It’s not just the nation as a whole facing issues with Fiscal Cliffs and Debt Ceilings and Oh-My-God-it-Costs-THAT-Much Waterfalls and Insolvency Swamps. Each state has its own financial issues — especially healthcare financial issues.

An illustrative example would be the state of Georgia. According to Georgia State Representative Pat Gardner: Two important healthcare issues loom large for the General Assembly: the renewal of a hospital assessment fee, and whether Georgia takes advantage of federal funds available to families newly eligible for Medicaid.

Gardner lays out both sides of the Federal Funds issue: “Currently, one in five Georgians has no health insurance.” That butts up against “a [massive] debt of uncompensated care.”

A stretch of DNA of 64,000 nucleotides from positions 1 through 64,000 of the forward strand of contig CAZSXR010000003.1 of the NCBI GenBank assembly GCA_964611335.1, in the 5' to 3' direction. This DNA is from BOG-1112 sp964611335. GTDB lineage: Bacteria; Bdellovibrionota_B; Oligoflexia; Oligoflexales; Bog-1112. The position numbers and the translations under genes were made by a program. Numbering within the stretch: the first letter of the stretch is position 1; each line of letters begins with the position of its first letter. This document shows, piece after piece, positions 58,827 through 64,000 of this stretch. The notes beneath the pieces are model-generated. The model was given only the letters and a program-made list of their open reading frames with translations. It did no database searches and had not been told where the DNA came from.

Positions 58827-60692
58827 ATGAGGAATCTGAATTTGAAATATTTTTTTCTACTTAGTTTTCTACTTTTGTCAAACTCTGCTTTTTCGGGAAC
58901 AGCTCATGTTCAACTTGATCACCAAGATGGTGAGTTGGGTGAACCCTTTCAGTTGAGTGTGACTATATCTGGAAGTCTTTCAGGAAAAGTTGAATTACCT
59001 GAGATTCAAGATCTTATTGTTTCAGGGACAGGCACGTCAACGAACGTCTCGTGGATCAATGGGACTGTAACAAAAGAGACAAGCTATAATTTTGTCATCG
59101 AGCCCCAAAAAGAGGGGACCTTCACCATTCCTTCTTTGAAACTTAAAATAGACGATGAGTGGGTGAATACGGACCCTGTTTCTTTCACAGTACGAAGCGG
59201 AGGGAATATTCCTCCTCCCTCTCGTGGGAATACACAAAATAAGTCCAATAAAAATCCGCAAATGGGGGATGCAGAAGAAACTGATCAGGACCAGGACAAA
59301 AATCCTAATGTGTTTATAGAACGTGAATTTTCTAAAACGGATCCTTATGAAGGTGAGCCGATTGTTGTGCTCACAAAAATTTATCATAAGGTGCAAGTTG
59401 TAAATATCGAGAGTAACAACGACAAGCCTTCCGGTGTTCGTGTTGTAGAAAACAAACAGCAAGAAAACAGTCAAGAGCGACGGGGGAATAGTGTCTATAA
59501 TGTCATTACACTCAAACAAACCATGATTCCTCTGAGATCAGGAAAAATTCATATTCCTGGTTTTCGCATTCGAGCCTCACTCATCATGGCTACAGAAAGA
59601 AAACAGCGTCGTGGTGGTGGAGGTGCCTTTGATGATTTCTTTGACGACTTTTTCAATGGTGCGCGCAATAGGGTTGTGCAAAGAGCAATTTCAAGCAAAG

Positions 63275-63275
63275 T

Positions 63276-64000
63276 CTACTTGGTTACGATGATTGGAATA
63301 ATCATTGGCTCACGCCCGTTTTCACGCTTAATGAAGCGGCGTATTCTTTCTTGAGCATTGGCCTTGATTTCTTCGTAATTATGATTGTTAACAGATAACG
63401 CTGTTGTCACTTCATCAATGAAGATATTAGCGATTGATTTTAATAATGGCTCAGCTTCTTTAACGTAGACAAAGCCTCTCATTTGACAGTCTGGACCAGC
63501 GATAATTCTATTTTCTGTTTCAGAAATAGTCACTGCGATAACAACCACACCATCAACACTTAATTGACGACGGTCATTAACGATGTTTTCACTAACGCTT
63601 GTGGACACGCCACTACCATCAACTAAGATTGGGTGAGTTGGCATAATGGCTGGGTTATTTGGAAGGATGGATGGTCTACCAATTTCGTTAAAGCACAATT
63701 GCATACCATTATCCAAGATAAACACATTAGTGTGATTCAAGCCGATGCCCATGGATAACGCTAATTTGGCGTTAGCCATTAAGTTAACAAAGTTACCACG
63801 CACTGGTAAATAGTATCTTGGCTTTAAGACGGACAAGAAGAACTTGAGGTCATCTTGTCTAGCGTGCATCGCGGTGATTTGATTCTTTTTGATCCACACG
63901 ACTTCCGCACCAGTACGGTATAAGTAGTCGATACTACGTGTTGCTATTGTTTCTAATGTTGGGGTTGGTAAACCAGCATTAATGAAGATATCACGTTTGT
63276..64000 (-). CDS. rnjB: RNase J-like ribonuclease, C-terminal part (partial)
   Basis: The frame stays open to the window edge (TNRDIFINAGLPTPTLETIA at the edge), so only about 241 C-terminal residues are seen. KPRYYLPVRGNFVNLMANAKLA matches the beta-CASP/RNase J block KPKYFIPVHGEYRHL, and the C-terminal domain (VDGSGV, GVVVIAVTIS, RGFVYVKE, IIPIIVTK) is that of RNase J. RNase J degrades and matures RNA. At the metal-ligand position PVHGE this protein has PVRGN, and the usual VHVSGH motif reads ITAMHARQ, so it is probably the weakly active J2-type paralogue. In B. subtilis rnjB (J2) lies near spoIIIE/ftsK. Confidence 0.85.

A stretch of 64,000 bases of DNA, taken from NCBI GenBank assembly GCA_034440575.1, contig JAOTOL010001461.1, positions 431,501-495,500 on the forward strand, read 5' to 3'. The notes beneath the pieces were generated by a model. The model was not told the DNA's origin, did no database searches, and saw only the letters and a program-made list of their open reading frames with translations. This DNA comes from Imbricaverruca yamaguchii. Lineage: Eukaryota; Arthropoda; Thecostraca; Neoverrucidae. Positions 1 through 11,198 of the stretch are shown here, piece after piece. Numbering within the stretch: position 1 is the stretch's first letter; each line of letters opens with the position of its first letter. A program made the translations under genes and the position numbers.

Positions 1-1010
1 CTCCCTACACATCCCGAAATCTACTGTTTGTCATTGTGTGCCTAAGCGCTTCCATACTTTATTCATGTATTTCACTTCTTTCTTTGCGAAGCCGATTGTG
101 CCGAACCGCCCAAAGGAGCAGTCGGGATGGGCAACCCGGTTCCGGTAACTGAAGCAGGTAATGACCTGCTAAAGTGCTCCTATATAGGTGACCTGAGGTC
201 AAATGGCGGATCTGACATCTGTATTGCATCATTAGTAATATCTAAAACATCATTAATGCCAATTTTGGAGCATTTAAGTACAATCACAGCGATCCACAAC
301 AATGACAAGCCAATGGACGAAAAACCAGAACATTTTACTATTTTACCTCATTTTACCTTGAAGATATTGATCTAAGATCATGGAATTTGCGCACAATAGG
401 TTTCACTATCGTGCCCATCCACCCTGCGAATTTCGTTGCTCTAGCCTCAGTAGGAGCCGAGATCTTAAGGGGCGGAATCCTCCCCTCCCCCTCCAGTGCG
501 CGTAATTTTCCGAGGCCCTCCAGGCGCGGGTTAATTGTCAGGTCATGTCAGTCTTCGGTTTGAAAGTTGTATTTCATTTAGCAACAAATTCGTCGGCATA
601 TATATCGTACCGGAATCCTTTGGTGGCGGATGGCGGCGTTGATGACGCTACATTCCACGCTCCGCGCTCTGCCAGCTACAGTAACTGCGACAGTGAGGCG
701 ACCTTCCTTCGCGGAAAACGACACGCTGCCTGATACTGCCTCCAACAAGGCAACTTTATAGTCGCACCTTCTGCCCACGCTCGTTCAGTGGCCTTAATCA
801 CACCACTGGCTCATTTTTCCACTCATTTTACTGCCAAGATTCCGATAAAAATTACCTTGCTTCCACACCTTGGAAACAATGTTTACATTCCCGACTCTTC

“Here in Georgia we face a healthcare fiscal cliff created by an underfunded trust fund for the poor and growing healthcare costs. If our state continues to refuse Medicaid expansion, Georgia’s taxpayers will take the dive.”

Ultimately, Gardner, a Democrat, sees the only clear path for Georgia as the one that leads to Georgia accepting the federal funds. That she’s a democrat has some bearing on this; her Republican colleagues don’t see the issue of accepting governmental money as so easy. It speaks against their current No Big Government rhetoric.

However, as Gardner sees it: “Ultimately, the uninsured pass the cost on to employers through lost productivity, and to everyone else through higher insurance rates through cost shifts that continue the never-ending cycle of premium increases, higher co-pays and deductibles.” She sees accepting federal funds as a way to stem wasted dollars from both sides of the political spectrum. “Medicaid expansion is the smart business move for our state’s health and our financial bottom line. And it is the smartest move we can make to avoid our own healthcare fiscal cliff.”